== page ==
This paper examines the extent to which the relationship between parents in cohabiting as opposed to married households affects the material hardship experienced by members of those households. My approach is to consider the adequacy of certain household public goods, such as housing, heat, and electricity. Drawing from non-cooperative bargaining models of intra-household resource allocation, I test a prediction that the lower expected relationship continuity in cohabiting households leads cohabiting parents to underinvest in household public goods compared to parents in married households, holding household income constant. (Author abstract).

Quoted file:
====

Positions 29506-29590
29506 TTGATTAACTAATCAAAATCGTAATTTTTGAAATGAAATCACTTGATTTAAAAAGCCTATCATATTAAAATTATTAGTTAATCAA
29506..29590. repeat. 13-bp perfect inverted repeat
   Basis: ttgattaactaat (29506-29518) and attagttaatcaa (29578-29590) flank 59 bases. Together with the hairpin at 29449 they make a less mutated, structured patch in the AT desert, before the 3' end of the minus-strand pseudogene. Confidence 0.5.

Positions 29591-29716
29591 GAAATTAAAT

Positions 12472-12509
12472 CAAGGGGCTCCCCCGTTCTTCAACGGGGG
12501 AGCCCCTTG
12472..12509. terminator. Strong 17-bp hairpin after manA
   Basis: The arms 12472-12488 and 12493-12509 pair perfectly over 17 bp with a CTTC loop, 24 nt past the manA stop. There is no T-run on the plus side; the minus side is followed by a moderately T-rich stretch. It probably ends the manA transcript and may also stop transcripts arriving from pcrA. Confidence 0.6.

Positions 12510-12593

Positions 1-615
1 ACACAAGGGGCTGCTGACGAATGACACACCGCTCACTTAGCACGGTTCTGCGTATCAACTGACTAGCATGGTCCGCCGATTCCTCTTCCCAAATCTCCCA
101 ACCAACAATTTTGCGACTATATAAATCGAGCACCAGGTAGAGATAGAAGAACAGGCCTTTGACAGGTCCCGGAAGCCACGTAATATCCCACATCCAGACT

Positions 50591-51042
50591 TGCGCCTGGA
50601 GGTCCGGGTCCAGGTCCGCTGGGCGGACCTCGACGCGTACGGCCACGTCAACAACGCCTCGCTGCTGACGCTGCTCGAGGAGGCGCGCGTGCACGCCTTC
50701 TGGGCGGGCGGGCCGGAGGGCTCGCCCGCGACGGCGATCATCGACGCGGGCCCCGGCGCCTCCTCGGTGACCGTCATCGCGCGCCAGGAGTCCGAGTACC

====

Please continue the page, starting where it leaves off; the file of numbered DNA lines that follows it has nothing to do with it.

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Hardship in Married and Cohabitating Parent Households : Do Cohabitating Parents Underinvest in Household Public Goods? DRAFT.